# CS488 - Introduction to Computer Graphics - Lecture 26

## Review

1. Distribution Ray Tracing
2. Bi-directional ray tracing
3. Office hours

## Lighting

#### Participating Media

What is fog?

• Lots of little water droplets
• Light gets scattered

What is beer?

• Lots of little colour centres
• Light gets absorbed

What they have in common is

• The farther light goes the more likely it is to get scattered or absorbed.
• The property is described by Beer's Law (named after August Beer, no relation)
• I(x) ~ exp( -k(\lambda) x )

What happens to the light that doesn't make it through?

#### Shadows

What is a shadow?

Shadows come for free' in the ray tracer.

• Can we make them fast enough to use with OpenGL?

Yes. The methods, in increasing order of cost.

1. Projective shadows
• Project silhouette of shadowing object onto shadowed object
• Draw a dark area where shadow lies, using alpha blending unless you are trying to get the deep space' look
• Easy for simple objects onto onto simple objects, ...
• What about meshed objects?

Notice that we know a lot about how to project.

2. Shadow maps
• Project as if each light is an eye
• Scene behind every point that appears in the virtual frame buffer is in shadow
• Store the distance to each point in the z-buffer
• Project towards the eye

For each point that is visible

• Transform the point to the light's coordinate frame
• Is the distance stored in the light's virtual z-buffer greater than the distance to the light
• If yes' then the point is shadowed from that light
• If no' then it is illuminated by that light

How does this interact with scan conversion?

What if the light is inside the view frustrum?

3. Shadow volumes
• Project from light as for shadow maps
• Define a set of polygons that are the boundaries of the volume that is in shadow.
• Front-facing wrt eye +1
• Back-facing -1
• Count along the ray from eye to point, staring with zero
• If > 0 in shadow
• If 0 in light

Comment on global illumination. If you are doing a walk-through, you can calculate the illumination on each polygon once, then re-project the scene from different viewpoints as the user moves around.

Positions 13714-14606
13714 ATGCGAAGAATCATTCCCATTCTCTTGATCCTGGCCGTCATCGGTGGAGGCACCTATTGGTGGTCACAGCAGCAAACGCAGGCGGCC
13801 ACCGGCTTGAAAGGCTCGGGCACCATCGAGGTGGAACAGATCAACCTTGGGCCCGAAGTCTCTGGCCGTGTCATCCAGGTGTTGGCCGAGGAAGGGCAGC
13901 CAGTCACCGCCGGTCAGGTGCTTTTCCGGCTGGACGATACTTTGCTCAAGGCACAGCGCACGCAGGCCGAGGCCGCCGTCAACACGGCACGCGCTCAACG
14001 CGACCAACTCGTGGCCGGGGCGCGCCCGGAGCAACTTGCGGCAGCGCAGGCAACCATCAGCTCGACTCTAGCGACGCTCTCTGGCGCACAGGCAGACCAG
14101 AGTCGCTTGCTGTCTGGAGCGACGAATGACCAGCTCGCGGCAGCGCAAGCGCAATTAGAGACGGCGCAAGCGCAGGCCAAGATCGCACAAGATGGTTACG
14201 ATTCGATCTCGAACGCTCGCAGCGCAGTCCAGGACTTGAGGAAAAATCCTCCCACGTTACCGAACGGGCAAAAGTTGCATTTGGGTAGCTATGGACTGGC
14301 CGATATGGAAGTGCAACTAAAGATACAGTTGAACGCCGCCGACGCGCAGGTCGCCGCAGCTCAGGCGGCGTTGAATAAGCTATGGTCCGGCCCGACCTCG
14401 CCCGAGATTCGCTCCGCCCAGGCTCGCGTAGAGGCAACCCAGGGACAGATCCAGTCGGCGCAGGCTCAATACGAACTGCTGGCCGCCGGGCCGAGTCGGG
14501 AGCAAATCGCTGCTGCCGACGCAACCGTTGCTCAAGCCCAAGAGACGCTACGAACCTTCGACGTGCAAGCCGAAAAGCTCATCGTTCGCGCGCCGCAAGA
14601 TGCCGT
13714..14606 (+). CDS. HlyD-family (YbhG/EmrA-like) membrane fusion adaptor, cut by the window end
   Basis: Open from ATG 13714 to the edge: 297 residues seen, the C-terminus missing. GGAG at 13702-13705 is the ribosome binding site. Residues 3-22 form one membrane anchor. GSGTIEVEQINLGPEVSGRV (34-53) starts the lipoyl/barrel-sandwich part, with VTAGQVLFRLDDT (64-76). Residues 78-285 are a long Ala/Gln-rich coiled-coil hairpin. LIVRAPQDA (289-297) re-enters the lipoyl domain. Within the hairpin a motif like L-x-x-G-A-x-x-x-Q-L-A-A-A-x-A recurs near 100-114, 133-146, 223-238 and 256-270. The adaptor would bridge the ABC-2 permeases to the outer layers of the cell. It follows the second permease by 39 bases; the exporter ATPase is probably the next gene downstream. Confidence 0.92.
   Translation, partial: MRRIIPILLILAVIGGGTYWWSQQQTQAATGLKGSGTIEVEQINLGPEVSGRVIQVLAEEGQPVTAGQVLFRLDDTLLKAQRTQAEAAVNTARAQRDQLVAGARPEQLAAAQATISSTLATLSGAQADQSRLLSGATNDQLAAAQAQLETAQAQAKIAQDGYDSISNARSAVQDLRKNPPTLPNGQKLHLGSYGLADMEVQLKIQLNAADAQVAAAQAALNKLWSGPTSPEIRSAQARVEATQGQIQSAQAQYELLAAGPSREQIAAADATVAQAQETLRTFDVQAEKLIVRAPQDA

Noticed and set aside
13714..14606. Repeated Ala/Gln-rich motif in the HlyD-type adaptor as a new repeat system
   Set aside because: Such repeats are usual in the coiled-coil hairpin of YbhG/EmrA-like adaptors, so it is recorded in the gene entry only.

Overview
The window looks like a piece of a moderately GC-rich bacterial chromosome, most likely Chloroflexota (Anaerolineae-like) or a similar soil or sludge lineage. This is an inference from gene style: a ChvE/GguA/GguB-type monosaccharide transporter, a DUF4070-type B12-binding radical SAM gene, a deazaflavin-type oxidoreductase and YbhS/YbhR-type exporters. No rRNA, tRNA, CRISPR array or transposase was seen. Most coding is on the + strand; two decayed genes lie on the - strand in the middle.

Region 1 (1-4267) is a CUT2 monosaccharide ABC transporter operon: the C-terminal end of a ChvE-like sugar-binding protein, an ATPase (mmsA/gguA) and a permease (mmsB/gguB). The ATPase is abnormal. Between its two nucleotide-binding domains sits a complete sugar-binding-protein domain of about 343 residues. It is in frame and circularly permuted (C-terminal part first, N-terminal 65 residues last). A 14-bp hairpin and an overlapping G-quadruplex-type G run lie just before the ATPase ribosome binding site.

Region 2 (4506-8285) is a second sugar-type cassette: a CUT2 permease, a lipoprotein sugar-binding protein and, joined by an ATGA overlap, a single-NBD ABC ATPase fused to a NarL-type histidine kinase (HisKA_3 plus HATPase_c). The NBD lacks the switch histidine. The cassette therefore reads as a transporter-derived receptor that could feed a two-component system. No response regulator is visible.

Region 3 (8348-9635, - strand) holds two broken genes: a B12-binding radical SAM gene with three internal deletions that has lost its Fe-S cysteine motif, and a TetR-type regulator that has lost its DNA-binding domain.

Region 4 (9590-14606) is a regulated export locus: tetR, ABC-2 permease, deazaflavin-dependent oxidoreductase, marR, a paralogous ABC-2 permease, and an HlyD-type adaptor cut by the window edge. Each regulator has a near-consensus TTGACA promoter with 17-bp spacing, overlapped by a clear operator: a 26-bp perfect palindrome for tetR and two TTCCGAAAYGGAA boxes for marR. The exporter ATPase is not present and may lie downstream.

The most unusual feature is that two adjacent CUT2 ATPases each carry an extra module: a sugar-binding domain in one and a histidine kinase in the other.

#### Light Fields

This is a way to avoid even the need to re-project.

Let's turn our attention away from the surfaces of objects and onto the volume between objects

At every point in this volume there is a light density

• for every possible direction
• for every visible wavelength

This quantity L(P, theta, lambda ) is the light field. If we knew it we could

• evaluate it at the eye position
• at the angle heading for each pixel
• to get RGB for that pixel

The evaluation is, in fact, just a projective transformation of the light field.

How do we get the light field?

1. by measurement
2. by calculation

How is the light field used in 2007?

But tomorrow!!

## Surface Properties

#### Texture Mapping

1. Basic
1. Start with a 2D image: pixellated or procedural
2. Map 2D image onto primitive using a 2D affine transformation
• Simple if the surface of the primitive is flat
• otherwise, ...
• Texture pixels normally do not match display pixels, so some image processing may be needed.
3. Backwards map intersection point with ray into the image to get the surface properties
2. Normal Mapping (Bump mapping)
1. Start with a difference surface, defined with respect to the surface
2. Calculate the normals to the difference surface and map them onto the surface of the primitive
3. Use the mapped surface models for lighting
4. No occlusion, shadows are wrong, silhouettes are wrong, nobody notices!
3. Solid Textures
1. Solution to mapping texture onto curved surfaces
2. Usually procedural